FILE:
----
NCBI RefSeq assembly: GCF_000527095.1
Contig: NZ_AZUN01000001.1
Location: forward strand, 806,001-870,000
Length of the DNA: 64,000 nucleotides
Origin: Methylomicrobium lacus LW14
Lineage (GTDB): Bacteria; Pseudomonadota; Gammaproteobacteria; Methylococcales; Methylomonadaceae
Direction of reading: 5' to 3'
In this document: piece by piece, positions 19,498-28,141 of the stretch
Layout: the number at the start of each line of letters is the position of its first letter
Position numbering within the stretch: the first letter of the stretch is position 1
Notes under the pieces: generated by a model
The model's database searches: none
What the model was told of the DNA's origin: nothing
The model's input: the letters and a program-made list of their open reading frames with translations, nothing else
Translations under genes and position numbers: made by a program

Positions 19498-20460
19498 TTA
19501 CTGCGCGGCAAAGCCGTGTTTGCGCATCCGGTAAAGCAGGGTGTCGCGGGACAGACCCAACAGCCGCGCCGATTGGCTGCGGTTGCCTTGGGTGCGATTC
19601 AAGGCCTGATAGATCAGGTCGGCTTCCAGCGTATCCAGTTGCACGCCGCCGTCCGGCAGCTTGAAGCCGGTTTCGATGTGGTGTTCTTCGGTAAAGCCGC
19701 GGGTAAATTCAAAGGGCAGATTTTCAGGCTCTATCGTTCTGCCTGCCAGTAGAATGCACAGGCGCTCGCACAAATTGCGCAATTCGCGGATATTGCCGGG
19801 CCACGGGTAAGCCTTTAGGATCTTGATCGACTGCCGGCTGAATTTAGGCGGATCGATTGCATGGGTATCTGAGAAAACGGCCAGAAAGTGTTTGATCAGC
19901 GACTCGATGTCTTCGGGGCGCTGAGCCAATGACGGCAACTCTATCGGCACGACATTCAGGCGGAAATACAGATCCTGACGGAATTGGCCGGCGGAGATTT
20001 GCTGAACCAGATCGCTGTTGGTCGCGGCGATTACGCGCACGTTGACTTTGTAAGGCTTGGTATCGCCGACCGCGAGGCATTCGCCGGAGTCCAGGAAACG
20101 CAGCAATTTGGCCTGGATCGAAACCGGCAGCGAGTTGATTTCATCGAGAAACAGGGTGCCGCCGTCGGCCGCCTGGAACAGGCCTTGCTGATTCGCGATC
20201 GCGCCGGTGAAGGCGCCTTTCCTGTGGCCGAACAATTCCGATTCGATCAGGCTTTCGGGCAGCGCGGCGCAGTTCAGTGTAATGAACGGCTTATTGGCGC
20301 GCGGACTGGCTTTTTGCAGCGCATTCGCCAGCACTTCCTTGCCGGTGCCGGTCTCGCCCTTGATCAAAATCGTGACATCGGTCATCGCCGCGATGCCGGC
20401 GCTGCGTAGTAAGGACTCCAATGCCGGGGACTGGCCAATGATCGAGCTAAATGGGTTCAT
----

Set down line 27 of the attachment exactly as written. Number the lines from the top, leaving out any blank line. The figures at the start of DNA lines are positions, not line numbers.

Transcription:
20401 GCTGCGTAGTAAGGACTCCAATGCCGGGGACTGGCCAATGATCGAGCTAAATGGGTTCAT